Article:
b) Develop an online LVC/T calculator/simulator where a council/country can enter their own data and then elaborate different LVC/T solutions seeing the results in the LVC/T calculator/simulator. Calculator ought to be available on
    4. Develop brief brochure on LVC/T.
The LVT/C capacity building program seeks to enable implementation of the UN-HABITAT 1996 Action Agenda recommendations for land value capture and land based tax policy. The training material will be available via Internet to public officials, NGO and grassroots leaders, and others who are committed to ensuring access to land for affordable shelter for all.

The training will focus in particular on the capture of land value for public revenue and the land tools that are crucial to the successful implementation of this policy, such as land assessments, cadastral systems, and land registration. High-quality and affordable information ­- reliable, timely, and user-friendly -­ will be presented to help prepare governments for implementing these fiscal approaches, which, among other benefits, can create incentives for improvement in the housing stock.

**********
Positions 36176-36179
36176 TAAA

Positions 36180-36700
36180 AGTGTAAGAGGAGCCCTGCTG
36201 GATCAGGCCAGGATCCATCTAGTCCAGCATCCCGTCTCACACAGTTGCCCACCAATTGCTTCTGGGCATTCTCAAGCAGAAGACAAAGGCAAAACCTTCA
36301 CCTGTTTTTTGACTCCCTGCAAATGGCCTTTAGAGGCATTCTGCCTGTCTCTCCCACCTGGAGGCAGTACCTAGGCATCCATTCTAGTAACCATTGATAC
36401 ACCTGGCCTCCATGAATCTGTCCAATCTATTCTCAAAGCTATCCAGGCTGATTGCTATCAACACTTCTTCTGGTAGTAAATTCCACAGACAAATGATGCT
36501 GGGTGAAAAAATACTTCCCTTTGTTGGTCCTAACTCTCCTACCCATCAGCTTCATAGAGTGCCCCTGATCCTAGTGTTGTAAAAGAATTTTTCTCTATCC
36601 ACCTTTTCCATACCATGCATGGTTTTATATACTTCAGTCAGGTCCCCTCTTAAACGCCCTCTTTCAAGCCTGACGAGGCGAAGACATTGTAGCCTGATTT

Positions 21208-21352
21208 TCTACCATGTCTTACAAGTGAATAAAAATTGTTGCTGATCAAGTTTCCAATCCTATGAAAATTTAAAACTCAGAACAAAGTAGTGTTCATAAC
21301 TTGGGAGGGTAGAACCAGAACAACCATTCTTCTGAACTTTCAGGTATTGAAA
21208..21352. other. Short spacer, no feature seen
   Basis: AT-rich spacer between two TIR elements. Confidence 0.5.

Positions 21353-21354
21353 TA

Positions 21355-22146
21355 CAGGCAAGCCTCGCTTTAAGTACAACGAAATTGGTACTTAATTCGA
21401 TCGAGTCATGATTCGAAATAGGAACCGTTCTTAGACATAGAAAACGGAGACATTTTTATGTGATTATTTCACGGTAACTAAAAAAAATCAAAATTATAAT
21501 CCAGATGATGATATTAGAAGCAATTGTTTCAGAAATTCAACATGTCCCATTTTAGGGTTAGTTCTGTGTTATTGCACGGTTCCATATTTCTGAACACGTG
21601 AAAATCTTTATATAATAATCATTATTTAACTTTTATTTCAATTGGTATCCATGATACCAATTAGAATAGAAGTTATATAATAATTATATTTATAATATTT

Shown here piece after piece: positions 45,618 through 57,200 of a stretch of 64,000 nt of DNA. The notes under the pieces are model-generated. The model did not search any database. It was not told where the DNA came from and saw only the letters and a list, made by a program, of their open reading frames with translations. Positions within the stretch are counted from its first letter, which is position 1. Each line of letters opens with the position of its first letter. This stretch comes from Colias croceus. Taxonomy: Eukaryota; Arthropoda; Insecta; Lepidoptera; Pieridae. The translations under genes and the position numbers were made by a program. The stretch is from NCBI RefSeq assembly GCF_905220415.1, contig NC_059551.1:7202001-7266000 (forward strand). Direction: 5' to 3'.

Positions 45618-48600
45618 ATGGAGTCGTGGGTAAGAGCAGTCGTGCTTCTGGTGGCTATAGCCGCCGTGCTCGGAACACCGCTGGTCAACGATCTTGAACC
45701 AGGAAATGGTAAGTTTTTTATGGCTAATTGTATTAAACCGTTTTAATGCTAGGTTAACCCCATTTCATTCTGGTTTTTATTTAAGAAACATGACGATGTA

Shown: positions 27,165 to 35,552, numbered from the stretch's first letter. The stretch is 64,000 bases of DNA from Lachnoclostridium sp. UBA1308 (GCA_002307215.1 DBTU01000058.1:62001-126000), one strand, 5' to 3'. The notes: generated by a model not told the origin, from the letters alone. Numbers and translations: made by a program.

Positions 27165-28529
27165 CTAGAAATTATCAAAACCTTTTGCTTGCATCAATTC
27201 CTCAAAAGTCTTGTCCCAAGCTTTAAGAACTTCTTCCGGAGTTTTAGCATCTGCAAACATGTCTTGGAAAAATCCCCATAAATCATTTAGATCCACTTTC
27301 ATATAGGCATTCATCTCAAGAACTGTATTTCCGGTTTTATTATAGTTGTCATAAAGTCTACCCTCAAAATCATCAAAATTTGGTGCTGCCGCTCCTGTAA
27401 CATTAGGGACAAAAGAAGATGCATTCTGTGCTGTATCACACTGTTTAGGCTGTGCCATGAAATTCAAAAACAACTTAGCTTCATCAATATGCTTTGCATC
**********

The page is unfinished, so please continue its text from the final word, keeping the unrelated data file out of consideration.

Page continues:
Editor: Who will be directing the UN Habitat GLTN LVT/C project?

Hartzok: I am the project director and am the one responsible for its successful execution and completion. It is a big job and I certainly cannot do it alone. At the CGO conference in Chicago I convened an ad hoc group which discussed the project, at that point at an initial phase of development of the project description, and out of that meeting grew the GLTN LVT/C Project Advisory Group, which now has more than thirty participants. We are now in the process of forming working groups for the several specific project tasks. My leadership style will be that of a “focalizer” keeping the activities of the various working groups on task, facilitating communications, and keeping the overall project in focus.